Don’t get hooked by ‘phishy’ email scam

HM Revenue and Customs (HMRC) is alerting taxpayers in and Borders to a surge of fake ‘phishing’ emails sent out by fraudsters in the run-up to the tax credits renewal deadline.

The email informs the recipient they are due a tax rebate, and provides a click-through link to a cloned replica of the HMRC website. The recipient is asked to provide their credit or debit card details. Fraudsters then try to take money from the account using the details provided. Victims risk having their bank accounts emptied and their personal details sold on to other organised criminal gangs.

Since the beginning of April, when the first tax credits renewals forms were sent out to claimants, more than 46,000 phishing emails have been reported by customers. During the same period of time HMRC helped shut down more than 150 scam websites.

Joan Wood, director of HMRC Online and Digital, said: “We currently only ever contact customers who are due a tax refund in writing by post. We don’t use telephone calls, emails or external companies in these circumstances. If anyone receives an email claiming to be from HMRC, please send it to phishing@hmrc.gsi.gov.uk before deleting it permanently.”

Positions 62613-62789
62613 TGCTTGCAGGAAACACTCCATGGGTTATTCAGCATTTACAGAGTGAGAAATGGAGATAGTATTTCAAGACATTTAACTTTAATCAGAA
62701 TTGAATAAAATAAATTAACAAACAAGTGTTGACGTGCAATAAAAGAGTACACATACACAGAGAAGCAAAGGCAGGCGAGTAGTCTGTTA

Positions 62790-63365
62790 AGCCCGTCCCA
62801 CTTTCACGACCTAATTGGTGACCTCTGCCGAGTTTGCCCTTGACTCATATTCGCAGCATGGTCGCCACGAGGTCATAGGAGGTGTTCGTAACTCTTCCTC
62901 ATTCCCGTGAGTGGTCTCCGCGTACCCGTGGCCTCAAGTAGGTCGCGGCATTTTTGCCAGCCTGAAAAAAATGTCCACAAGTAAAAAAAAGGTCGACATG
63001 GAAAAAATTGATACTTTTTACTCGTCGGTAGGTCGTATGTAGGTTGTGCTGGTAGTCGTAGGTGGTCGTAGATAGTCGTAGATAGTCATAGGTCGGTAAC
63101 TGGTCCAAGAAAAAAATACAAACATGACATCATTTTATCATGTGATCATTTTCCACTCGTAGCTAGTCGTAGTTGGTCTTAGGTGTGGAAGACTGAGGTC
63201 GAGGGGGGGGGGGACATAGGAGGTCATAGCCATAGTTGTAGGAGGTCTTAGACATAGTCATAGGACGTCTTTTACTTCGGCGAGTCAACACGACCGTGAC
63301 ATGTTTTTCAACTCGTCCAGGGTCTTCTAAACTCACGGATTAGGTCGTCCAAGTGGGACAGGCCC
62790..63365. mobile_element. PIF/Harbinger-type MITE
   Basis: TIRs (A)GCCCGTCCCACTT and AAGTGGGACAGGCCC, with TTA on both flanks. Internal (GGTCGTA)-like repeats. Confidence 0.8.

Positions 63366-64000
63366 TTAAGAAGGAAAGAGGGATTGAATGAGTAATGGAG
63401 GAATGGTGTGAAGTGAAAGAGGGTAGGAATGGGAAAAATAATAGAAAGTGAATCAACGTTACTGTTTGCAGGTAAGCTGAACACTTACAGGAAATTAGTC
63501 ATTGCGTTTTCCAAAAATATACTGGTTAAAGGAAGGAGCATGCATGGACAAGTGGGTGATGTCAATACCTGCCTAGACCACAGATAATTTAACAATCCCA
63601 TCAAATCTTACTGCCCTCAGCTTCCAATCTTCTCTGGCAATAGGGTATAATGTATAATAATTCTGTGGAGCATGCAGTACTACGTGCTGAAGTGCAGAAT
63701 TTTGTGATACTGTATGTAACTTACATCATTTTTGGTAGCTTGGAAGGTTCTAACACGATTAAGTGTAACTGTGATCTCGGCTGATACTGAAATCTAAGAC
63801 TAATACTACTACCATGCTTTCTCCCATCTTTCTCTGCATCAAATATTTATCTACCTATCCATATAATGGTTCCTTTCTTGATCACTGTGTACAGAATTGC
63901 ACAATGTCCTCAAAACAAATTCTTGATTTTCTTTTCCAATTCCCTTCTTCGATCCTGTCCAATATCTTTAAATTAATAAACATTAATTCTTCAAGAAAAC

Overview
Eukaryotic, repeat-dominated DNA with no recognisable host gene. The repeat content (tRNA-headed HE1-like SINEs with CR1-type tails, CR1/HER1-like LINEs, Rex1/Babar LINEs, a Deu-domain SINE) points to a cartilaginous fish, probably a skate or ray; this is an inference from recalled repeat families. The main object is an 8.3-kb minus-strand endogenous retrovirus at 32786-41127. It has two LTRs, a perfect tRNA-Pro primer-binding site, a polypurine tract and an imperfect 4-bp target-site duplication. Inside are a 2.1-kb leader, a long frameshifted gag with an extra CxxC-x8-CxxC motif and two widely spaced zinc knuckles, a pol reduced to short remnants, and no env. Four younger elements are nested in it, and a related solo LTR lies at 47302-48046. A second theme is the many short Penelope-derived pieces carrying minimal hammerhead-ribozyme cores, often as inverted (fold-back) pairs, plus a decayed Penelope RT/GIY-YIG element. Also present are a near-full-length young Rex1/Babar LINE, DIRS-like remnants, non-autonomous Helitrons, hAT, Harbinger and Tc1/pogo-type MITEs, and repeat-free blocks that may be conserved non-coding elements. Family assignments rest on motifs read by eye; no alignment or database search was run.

HMRC thoroughly investigates phishing attacks and works with other law enforcement agencies in the UK and overseas.

In the last two years, scam networks have been shut down in a number of countries, including Austria, Mexico, the UK, South Korea, the USA, Thailand and Japan.

HMRC strongly advises customers to:

•Check the advice published at www.hmrc.gov.uk/security/index.htm to see if the email you have received is listed;

•Forward suspicious emails to HMRC at phishing@hmrc.gsi.gov.uk and then delete it from your computer/mail account;

•Do not click on websites, links contained in suspicious emails or open attachments;

•Follow advice from www.getsafeonline.co.uk.

If you have reason to believe that you have been the victim of an email scam, report the matter to your bank/card issuer as soon as possible.

If in doubt please check with HMRC at http://www.hmrc.gov.uk/security/fraud-attempts.htm.